Tuesday, January 31, 2017

[Review] Jackie

Natalie Portman gives a masterfully tumultuous performance as Jacqueline Kennedy in Jackie, an impressionistic portrait of grief, trauma, and legacy.

The film begins about a week after the JFK assassination, with the iconic First Lady reeling from the tragic loss of her husband. After agreeing to an interview with a journalist (played by Billy Crudup), the film sees Jackie trudge through the funeral prep, the media's expectations, and yes--politics. Along the way, she constantly relives the moments of that awful day through non-linear flashbacks. There's a particularly devastating scene where she attempts to explain it to her children.

Jackie feels less like a typical biopic, and more like a psychological drama. A drab chamber piece of sadness. The film essentially rests on Jackie's emotions and Portman's embodiment of them. She's heartbroken, empty, distressed, vulnerable, pointed, and strong all at once. The frames are composed with a lot of centered, head-on views, creating a sort of "all eyes on me" effect. A face-to-face confrontation with the harsh reality and the weight of the aftermath. Mica Levi's score is intensely discomforting and surreal, like the narrative is floating on a moody storm cloud of gloom.

This is a difficult watch. It's cold and slow-moving. Glacial, even. But purposefully so. Between director Pablo Larrain's focused eye on craft and Natalie Portman's Oscar-nominated turn, Jackie appears to be a film that has accomplished exactly what it set out to do. It's just up to you if you want to put yourself through it. All that said, the ending's sky does elicit an ever-so slight peek of sunshine.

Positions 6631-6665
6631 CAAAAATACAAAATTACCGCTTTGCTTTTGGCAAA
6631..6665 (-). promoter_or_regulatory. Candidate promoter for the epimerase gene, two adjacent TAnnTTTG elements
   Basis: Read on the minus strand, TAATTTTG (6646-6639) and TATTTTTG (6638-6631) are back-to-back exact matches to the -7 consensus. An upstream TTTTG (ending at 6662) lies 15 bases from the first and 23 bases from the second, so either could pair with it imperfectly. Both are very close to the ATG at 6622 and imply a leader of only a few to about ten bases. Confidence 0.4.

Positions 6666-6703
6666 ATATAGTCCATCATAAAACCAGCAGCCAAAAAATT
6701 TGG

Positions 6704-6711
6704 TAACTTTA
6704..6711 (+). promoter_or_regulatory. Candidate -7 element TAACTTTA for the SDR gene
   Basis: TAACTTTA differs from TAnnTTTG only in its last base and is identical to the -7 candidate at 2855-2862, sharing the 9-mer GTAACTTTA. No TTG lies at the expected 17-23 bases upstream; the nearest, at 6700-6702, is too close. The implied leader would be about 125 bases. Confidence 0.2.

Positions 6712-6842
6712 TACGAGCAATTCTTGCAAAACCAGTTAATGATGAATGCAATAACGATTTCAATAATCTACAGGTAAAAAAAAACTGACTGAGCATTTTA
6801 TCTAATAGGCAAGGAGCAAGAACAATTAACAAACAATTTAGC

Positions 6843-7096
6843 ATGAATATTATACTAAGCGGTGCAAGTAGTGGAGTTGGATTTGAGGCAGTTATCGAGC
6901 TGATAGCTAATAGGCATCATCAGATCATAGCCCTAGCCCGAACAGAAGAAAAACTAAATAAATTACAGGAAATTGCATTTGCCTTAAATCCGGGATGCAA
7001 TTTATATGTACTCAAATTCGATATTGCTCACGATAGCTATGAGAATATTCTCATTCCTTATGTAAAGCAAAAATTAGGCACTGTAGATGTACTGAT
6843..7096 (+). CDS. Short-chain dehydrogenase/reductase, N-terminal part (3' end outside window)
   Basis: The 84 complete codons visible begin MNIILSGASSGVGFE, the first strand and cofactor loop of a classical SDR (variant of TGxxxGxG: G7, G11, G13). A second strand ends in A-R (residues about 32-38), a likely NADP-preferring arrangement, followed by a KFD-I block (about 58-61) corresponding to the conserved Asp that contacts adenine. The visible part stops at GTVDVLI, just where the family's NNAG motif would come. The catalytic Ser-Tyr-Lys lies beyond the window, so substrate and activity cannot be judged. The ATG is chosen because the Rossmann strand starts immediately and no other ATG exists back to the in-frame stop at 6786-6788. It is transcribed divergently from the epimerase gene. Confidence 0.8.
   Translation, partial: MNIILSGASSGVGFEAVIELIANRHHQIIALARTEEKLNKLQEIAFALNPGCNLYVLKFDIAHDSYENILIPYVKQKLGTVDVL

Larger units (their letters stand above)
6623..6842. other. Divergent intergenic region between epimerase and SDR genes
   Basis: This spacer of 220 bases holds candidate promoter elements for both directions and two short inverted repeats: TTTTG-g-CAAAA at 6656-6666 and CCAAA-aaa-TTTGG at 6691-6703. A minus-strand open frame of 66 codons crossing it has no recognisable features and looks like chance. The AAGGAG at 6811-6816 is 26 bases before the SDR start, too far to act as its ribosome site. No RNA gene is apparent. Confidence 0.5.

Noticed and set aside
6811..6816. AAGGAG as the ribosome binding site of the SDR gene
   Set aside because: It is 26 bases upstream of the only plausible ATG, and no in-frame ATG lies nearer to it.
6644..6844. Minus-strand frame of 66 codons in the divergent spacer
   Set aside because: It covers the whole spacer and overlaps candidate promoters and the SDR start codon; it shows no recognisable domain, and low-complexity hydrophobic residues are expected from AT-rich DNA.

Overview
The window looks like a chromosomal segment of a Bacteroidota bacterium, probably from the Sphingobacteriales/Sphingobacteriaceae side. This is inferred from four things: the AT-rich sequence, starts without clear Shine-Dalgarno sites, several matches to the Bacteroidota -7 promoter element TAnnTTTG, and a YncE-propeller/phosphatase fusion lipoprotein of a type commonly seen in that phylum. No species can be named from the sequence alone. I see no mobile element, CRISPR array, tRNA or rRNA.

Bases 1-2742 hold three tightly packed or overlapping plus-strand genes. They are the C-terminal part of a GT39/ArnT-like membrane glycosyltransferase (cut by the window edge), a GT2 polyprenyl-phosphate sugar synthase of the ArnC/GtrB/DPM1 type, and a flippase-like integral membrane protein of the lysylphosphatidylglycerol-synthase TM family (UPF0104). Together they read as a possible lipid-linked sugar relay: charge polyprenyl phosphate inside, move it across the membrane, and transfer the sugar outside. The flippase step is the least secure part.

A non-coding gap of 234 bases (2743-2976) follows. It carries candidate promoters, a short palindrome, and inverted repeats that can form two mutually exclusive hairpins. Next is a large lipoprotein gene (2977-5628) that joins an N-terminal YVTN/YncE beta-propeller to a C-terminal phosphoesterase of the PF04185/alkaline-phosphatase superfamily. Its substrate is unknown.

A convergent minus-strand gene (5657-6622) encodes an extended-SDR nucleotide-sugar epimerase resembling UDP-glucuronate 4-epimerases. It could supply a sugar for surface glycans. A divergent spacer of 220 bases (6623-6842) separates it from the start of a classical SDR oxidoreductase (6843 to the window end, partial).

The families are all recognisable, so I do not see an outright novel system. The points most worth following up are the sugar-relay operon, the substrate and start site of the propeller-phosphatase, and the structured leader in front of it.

* 8.5/10 *

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Monday, January 30, 2017

[Review] A Man Called Ove

I dare you not to be moved by A Man Called Ove, a sweet and poignant Swedish comedy-drama (with a touch of dark) that works as compassionate character study about a cantankerous old man whose life is changed by an Iranian immigrant.

Ove (Rolf Lassgard) is a lonely curmudgeon, spending his days visiting his wife's grave and scolding people on his block. After being ousted from his longtime job, he attempts to commit suicide multiple times, but is repeatedly interrupted by his boisterous new neighbor Parvaneh (Bahar Pars) and her two young kids. A bond incrementally develops, and well, you can see where this is going.

It's a familiar setup--the grump who has a change of heart due to an unlikely friendship--but it's still a delight to see Ove come around and regain his purpose. Based on Fredrik Backman's novel of the same name, the well-written script presents a series of extended flashbacks, detailing Ove's lifetime of significant encounters, love, tragedy, and his impact on others. Forrest Gump actually came to mind. There's even personal voiceover narration, spouting some catchy lines of ironic wisdom.

The film does move at a slower pace, and there are a couple of narrative lulls, but the emotional payoffs are winsome, and the sentiment is earned, especially as Ove's character bits are revealed, and as his past shines a light on his present, all while he begins to take on a fatherly role with Parvaneh, who's played with a bubbly vibrancy by actress Bahar Pars.